About 150 Crawford County residents have been without water since Friday morning, when flash flooding damaged a pipe that runs under a creek.
Crawford County Manager Pat Kelly said the pipeline break affected families that live in the western central and western southern part of the county, mainly along Avera Road. A 12-inch pipe broke where it runs under Matthews Creek. The pipe was laid about 3 or 4 feet under the creek, but the rushing waters caused by the 5 inches of rain that fell late Thursday and early Friday must have washed away the surrounding earth and ruptured the pipe, Kelly said.
“I haven’t seen anything like it since the ’94 flood,” he said.
The county has hired an engineering crew to inspect the damage today, Kelly said. If it looks like the creek will recede, the engineers will be able to repair the damaged pipe. If not, they may bypass the damaged section by boring a new pipeline under the creek.
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“We’ll have them assess and then follow their lead,” Kelly said. “We’ve got to get these people some water. Cost is not an issue.”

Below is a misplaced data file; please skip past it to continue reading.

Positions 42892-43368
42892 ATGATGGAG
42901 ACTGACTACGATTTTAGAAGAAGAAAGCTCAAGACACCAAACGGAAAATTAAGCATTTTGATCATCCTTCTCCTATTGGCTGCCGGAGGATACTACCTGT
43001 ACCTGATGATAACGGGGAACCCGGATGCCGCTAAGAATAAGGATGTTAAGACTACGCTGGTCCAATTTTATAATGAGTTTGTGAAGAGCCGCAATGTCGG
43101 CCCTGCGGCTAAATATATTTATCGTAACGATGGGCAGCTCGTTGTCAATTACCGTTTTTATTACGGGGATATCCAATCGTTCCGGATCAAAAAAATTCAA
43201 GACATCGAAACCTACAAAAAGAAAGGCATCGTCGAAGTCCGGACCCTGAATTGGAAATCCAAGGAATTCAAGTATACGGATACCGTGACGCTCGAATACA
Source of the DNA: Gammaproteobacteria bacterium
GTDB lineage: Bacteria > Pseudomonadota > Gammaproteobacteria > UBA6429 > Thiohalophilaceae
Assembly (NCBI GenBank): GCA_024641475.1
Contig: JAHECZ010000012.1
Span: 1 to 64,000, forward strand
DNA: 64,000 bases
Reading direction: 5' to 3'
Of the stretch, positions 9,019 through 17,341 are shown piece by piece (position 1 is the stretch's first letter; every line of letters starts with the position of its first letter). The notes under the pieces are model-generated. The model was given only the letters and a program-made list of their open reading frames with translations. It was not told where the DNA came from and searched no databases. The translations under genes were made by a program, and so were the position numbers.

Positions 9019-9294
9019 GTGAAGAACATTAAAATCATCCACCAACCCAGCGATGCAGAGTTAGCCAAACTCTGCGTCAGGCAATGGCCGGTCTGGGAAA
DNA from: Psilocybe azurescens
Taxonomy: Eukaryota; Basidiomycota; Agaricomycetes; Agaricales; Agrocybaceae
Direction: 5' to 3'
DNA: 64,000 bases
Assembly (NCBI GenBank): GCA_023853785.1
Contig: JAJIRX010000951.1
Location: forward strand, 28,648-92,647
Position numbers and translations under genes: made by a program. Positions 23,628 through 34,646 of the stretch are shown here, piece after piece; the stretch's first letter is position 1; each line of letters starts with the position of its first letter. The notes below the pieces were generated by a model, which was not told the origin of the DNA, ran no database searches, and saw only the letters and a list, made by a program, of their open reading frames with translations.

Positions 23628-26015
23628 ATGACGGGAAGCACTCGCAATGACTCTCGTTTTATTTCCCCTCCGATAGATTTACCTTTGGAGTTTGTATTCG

The waterless families were offered some relief when county workers used fire hoses to connect a hydrant on the Roberta city water system to a hydrant on the damaged county water system. But that water is under a lower pressure and is not available to all the affected families.
Kelly said the county water system is eight years old. Many homes in the affected area used wells before the system was installed, so some families may be able to revert to their private water supplies.
The county government is also working on providing families with bottled drinking water and nonpotable water in “water buffalo” trailers.